Handpainted Easter Cookies iStock

How To Paint Cookies Without A Pastry Bag

For decorating cookies, there is an alternative to both tricky pastry bags and pricey tubes of store-bought frosting.

Handpainted Easter Cookies iStock


SHOPPING AROUND | Nothing says spring (and Easter) like hand-painted sugar cookies. My kids are begging me to make some, but since I didn’t inherit Cake Boss genes, I decided to YouTube for decorating advice where I ran across Iron Chef America’s Cat Cora channelling her inner Martha by cranking out these adorable designs on holiday cookies. Hopeless at using a pastry bag, I was about to settle for uneconomical grocery-store tubes of icing with clip-off tips when a girlfriend suggested a cool alternative: squeezable frosting bottles with interchangeable decorating tips.

These bottles could not be easier to use—with a few caveats. I had read on the Internet that the bottles were difficult to fill, but they’re not if you put your frosting in a Ziploc first and then snip the end off to squeeze the mixture directly into the bottle. I also read that the accordion-sided models would be difficult to clean. Again, this is no problem if the frosting doesn’t dry inside the bottle; even if it does, you can loosen it by filling the bottle with hot water and letting it sit, wiping out anything left in the creases with a cotton swab.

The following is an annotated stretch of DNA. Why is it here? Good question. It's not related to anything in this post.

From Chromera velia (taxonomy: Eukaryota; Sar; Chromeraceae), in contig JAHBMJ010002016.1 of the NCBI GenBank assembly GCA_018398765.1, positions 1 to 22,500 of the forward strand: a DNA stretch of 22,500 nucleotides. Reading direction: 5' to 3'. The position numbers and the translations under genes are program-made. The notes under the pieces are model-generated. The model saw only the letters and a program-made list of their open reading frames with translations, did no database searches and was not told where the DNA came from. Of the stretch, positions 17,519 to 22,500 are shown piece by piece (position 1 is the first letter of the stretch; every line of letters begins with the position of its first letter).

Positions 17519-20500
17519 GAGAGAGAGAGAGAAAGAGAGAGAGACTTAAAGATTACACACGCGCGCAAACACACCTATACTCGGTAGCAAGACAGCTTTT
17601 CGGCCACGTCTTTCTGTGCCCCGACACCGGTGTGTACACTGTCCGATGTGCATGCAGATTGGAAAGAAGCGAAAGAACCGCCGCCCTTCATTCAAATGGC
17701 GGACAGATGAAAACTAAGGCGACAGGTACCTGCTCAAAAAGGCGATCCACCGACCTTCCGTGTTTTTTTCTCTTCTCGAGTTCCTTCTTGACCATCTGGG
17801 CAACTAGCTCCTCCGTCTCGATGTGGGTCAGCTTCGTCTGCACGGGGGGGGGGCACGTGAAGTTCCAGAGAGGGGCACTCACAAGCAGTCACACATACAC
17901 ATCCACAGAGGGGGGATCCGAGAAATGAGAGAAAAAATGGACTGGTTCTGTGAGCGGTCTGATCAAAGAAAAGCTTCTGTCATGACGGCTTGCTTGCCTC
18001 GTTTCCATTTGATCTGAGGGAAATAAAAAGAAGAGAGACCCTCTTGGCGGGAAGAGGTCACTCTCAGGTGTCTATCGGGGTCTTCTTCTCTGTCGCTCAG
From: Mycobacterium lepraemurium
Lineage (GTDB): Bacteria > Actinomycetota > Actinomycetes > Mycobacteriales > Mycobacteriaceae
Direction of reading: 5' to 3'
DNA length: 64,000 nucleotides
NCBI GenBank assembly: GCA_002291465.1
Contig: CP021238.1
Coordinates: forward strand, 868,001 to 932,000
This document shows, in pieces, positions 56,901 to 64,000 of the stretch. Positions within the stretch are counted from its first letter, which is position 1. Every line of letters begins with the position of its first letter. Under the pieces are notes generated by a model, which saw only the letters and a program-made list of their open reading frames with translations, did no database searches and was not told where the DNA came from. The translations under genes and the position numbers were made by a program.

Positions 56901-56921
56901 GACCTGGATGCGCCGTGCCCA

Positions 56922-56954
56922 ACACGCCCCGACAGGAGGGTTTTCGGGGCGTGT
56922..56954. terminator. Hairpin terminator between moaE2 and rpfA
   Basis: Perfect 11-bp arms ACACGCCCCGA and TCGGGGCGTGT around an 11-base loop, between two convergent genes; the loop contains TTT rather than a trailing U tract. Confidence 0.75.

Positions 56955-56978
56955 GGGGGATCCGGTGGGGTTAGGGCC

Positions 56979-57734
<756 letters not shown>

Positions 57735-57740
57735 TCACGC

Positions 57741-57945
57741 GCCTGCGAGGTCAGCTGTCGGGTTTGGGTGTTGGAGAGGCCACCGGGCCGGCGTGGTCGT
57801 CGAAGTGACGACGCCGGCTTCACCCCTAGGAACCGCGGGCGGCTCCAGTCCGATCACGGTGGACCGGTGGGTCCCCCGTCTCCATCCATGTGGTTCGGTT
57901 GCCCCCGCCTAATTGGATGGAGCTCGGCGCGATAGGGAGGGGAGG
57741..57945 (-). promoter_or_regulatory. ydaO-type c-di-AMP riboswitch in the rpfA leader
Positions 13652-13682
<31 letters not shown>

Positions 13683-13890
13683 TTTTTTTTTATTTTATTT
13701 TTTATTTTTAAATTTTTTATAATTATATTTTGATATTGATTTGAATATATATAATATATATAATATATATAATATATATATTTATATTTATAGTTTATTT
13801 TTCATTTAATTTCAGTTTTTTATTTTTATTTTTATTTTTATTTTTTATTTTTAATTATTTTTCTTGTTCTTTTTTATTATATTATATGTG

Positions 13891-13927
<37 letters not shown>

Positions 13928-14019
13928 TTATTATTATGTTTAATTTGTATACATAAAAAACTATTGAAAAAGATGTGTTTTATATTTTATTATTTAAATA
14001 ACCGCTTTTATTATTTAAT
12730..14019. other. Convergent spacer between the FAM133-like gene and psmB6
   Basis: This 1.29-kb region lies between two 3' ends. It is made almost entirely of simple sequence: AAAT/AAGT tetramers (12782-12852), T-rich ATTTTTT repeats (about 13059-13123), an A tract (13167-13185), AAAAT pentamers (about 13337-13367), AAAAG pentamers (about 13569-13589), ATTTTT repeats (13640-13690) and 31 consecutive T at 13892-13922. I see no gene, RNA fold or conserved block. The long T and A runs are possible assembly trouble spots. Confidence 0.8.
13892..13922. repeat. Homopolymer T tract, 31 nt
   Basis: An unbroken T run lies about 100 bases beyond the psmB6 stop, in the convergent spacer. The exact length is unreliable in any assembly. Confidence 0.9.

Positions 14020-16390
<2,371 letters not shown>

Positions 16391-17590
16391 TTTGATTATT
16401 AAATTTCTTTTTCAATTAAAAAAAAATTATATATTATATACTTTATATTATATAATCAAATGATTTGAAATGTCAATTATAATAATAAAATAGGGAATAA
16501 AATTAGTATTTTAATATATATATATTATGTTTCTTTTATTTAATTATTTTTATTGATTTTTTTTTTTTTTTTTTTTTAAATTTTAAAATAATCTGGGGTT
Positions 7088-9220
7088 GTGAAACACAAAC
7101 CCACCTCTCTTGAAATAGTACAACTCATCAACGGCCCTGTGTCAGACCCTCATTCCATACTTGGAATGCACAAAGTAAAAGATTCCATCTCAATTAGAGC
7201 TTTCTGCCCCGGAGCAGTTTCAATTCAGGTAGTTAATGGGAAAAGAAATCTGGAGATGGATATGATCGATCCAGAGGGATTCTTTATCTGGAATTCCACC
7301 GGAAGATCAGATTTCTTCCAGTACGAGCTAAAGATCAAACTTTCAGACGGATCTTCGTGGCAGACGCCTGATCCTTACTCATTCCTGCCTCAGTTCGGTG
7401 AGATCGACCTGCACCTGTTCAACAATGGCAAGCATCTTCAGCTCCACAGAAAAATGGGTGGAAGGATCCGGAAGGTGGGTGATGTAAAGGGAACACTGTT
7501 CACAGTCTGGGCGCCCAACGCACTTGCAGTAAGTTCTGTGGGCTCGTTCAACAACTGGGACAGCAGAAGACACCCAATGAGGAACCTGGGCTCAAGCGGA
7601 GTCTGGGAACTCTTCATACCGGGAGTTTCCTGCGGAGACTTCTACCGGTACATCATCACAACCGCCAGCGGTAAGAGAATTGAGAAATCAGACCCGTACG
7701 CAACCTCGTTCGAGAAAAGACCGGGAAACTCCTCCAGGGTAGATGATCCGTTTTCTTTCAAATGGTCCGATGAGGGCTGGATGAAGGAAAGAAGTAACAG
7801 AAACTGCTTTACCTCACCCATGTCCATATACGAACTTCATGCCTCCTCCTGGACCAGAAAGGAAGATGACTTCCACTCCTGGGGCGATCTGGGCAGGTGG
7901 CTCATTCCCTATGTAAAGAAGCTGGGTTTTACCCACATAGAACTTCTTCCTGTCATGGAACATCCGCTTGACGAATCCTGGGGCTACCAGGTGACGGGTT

Where To Find Your Main Squeeze

Kuhn Rikon Cookie Decorating KitWhen I looked around for squeeze-bottle cookie and cupcake decorating sets, I found these three sold locally: Kuhn Rikon’s Cookie & Cupcake Decorating Set—Priced at $28 at online store citychef.ca. You can have this product sent to you or pick it up in Richmond. It includes two tall bottles (one with two frosting chambers), three accordion bottles, five decorating tips and an offset frosting spatula. www.citychef.ca

WS Kids Cookie & Cupcake Decorating Kit—Priced at $29.95 at Williams-Sonoma in Vancouver, it includes one tall bottle, three accordion short bottles and four tips. www.williamsonoma.com

Danseco, Cookie & Cupcake Decorating Set—Priced at $19.97 at Bella Vita in West Vancouver, it includes two short round bottles, three accordion bottles and five tips. www.bellavita.ca

All these sets look like they were made at the same factory in China, but I bought the Kuhn Rikon one because the bottles were larger (less refilling) than the ones in the other sets, plus it came with a two-chamber bottle and a spatula. —Ruth Rainey

Photos: Kuhn Rikon, iStock

5 replies
  1. Sandra
    Sandra says:

    Sorry, I don’t get it. Why are these bottles easier to use than a pastry bag? Decorating still depends on controlling the icing through the tip. Also, easier and cheaper,why not just pipe directly from the ziplock bag? (Which is what I do).

    • carolannrule
      carolannrule says:

      Hi Sandra,
      A Ziploc bag is probably the most economical way to go, but you have to have confidence to use one. For some, those little squeeze bottles feel easier to handle and less daunting than a pastry bag system.—eds


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